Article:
I recently replaced an outlet with a GFCI outlet in a bathroom in an older home (1960s), and added a light/bath fan. In the same box as the outlet I replaced was a single pole switch to a light over the sink. I replaced the switch to match the outlet and wall plate. It was functioning fine before, no issues. It previously was NOT feed via the GFCI outlet. I switched it to be feed via it since it controls a light over the sink, and the new light in the bath fan.

The GFCI outlet feeds the feeds the single pole switch controlling two lights (the one over sink, and the one over shower within bath fan), as well as a 10-20-30-60 minute timer switch controlling the bath fan.

For some reason, the GFCI was tripping when the single pole light switch. Through trial and error, I determined it was the existing fixture controlled by the single pole switch causing the issue. If I disconnected it, everything works fine.

I've tried the following and have not had any luck solving the problem:

  • Swapped switch
  • Swapped existing light fixture for new one (we were going to replace anyway)

I hooked up a digital multimeter to neutral-ground for fixture causing the problem. When switch is OFF, voltage is essentially 0v (says 0.0008v, something like that). When the switch is ON, it is showing 0.11v. Not sure if that is of any significance.

Attached is a schematic I made. Some of the symbols might not be right, so please go easy on me! If anyone could help diagnose I would be greatly appreciative.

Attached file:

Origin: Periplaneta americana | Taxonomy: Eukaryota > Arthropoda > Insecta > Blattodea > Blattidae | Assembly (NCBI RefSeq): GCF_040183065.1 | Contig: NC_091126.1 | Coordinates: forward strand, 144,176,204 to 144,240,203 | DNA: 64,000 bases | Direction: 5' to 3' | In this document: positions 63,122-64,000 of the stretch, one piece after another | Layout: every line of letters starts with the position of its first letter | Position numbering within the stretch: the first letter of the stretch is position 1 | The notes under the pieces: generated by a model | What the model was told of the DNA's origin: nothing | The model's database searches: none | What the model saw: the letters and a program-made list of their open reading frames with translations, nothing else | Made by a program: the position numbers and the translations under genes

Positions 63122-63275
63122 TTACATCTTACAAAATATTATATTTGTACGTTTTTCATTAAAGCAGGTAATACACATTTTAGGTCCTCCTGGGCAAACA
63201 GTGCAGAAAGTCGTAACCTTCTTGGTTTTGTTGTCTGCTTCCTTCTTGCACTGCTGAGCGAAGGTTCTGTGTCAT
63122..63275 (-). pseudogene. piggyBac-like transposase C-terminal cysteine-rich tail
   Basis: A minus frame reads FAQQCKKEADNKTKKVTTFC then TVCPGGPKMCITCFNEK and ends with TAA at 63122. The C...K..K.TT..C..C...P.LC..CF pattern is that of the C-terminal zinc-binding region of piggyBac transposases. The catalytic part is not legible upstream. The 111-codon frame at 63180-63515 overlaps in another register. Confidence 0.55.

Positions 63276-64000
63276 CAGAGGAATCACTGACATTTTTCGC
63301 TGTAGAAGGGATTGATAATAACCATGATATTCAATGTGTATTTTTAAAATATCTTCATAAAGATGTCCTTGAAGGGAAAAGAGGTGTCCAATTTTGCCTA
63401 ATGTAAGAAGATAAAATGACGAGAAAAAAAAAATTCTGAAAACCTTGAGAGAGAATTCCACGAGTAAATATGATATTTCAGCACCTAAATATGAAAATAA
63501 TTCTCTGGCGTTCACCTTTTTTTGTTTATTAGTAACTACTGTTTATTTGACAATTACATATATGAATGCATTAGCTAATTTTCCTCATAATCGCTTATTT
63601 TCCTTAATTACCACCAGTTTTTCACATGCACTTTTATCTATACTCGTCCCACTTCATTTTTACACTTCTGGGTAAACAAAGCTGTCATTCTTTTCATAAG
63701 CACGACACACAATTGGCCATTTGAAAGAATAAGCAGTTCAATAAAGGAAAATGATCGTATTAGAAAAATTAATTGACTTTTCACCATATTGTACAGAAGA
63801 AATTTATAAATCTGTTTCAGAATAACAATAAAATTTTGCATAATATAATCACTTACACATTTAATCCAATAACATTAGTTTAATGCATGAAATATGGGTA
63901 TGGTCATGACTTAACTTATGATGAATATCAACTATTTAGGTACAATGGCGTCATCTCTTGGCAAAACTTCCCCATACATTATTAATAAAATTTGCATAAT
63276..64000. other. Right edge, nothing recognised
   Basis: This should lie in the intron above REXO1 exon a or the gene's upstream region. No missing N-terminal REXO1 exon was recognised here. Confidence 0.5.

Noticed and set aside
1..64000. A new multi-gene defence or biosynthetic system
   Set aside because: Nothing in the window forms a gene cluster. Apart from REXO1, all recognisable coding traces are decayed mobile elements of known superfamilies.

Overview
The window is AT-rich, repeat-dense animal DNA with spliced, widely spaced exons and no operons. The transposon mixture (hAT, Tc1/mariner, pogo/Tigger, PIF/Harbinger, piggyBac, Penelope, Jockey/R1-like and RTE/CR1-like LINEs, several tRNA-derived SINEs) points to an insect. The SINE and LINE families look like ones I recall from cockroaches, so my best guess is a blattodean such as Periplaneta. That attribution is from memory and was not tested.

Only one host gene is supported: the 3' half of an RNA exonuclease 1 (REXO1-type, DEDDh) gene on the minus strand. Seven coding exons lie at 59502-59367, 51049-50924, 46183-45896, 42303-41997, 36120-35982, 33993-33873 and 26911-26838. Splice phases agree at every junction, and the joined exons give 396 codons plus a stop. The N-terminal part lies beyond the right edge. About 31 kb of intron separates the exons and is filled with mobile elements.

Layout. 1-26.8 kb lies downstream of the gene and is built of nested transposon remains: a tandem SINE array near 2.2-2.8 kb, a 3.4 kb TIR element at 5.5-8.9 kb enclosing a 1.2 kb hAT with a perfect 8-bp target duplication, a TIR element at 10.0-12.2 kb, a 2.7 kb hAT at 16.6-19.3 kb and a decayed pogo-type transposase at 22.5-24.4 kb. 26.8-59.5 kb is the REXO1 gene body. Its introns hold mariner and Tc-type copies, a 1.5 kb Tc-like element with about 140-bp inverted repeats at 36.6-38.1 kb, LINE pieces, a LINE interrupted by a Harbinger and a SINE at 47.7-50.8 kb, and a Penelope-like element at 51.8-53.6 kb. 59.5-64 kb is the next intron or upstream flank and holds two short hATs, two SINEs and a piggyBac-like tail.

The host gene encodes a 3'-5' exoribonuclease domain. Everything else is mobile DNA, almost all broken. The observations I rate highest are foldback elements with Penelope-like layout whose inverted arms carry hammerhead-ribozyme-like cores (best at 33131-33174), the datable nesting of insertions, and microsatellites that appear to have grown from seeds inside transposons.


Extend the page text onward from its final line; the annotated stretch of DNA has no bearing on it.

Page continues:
Digram of problematic wiring


1 Answer 1


From your diagram it looks like the grounded (neutral) conductor connected to the light (that trips the GFCI), does not come from the GFCI device. It looks like the grounded (neutral) wire is coming from the feeder to the circuit, instead.

Because of this, you'll have current flow through the GFCI device on the ungrounded (hot) conductor that does not flow back through it on the grounded (neutral) conductor. The GFCI sees this as a ground-fault, since the current on the ungrounded (hot) and grounded (neutral) conductors are different.

To remedy the situation, you can either not provide GFCI protection to the light, or connect the grounded (neutral) conductor from the light to the LOAD side grounded terminal of the GFCI device.

Essentially, this is what it looks like you have now.

current wiring

Notice that the grounded (neutral) conductor bypasses the GFCI device.

No GFCI Protection

To fix this you could not GFCI protect the light, which would involve making a wiring change in the switch box. You'll have to move the wire feeding the switch from the LOAD side of the GFCI, to the ungrounded (hot) conductor feeding the box. The final circuit would look something like this.

no gfci protection

In this situation, your original diagram would look like this.

New Diagram

GFCI Protection

The other option is to connect the grounded (neutral) conductor from the light to the GFCI, which would require running an additional conductor between the light box and the switch box. You'd then use the extra conductor to run from the grounded (neutral) LOAD terminal of the GFCI, to the grounded (neutral) terminal on the light.

gfci protection

If you go this route, your original diagram will look like this.

New Diagram


  • This answer is based on the assumption that your diagram is correct.
  • If local codes require the light to be GFCI protected, you'll have to do what is necessary to provide GFCI protection to the light.

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